Knowing more about the parasite will help you avoid getting Swimmers Itch:
Don’t feed the ducks, geese or swans. Attracting these birds increases their fecal droppings and you know what that means. The cercariae swim on the surface of the water; after all, that’s where the birds are. They can float a long way on the surface, so you probably want to avoid swimming in areas where swimmer's itch is a known problem and when there is an onshore wind. Definitely avoid floating for prolonged periods of time in an inner tube with your body partially submerged.
Swim in the afternoon.
Children are particularly sensitive to Swimmer’s Itch. They usually spend more time in the water, have more sensitive skin, and have a greater tendency to play in shallower water where cercariae most often concentrate.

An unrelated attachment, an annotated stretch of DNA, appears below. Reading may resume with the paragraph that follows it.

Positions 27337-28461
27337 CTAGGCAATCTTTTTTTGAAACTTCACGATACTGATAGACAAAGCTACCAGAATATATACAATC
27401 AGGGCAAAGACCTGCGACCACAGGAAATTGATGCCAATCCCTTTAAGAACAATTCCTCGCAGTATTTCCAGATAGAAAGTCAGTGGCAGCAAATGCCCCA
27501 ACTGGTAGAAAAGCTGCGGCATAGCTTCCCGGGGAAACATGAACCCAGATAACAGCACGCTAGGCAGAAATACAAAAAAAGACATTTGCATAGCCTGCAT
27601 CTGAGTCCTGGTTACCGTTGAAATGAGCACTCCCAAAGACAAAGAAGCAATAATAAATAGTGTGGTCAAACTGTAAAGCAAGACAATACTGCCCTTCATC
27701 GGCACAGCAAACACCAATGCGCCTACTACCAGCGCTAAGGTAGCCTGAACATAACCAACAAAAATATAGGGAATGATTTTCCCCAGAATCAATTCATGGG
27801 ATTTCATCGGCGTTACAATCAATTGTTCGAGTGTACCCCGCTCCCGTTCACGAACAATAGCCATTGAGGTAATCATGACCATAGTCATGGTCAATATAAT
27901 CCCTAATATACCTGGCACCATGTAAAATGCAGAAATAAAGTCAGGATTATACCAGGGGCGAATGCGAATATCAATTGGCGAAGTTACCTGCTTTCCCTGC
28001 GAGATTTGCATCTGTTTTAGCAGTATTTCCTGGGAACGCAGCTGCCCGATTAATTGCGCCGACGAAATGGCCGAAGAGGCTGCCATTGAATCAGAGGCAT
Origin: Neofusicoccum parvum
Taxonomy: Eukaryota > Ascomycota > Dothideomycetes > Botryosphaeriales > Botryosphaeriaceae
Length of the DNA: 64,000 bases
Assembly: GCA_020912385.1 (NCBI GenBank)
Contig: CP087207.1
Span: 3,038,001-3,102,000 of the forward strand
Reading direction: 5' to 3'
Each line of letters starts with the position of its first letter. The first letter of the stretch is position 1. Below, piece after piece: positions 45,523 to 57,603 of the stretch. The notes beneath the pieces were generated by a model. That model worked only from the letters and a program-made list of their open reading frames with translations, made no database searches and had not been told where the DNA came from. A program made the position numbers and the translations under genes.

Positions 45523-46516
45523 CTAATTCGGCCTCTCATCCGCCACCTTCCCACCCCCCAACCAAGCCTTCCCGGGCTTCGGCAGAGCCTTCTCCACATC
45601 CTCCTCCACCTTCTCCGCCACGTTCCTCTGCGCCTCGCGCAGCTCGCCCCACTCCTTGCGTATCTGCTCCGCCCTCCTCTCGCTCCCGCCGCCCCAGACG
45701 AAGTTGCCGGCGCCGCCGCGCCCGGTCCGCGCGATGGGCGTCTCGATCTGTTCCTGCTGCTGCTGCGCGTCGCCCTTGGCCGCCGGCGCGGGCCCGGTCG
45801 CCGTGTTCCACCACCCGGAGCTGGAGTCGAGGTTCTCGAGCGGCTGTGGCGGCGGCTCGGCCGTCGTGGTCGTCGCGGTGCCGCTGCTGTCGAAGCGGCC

Towel off with vigor when you come out of the water. It takes time for cercariae to penetrate the skin and you can crush their tiny bodies. Showering shortly after leaving the water also might help.
People have also noted that waterproof sunscreens and lotions reduce the infections by discouraging the cercariae from penetrating the skin.
You may want to consider full body UV swimsuits if you are particular sensitive to the parasite.
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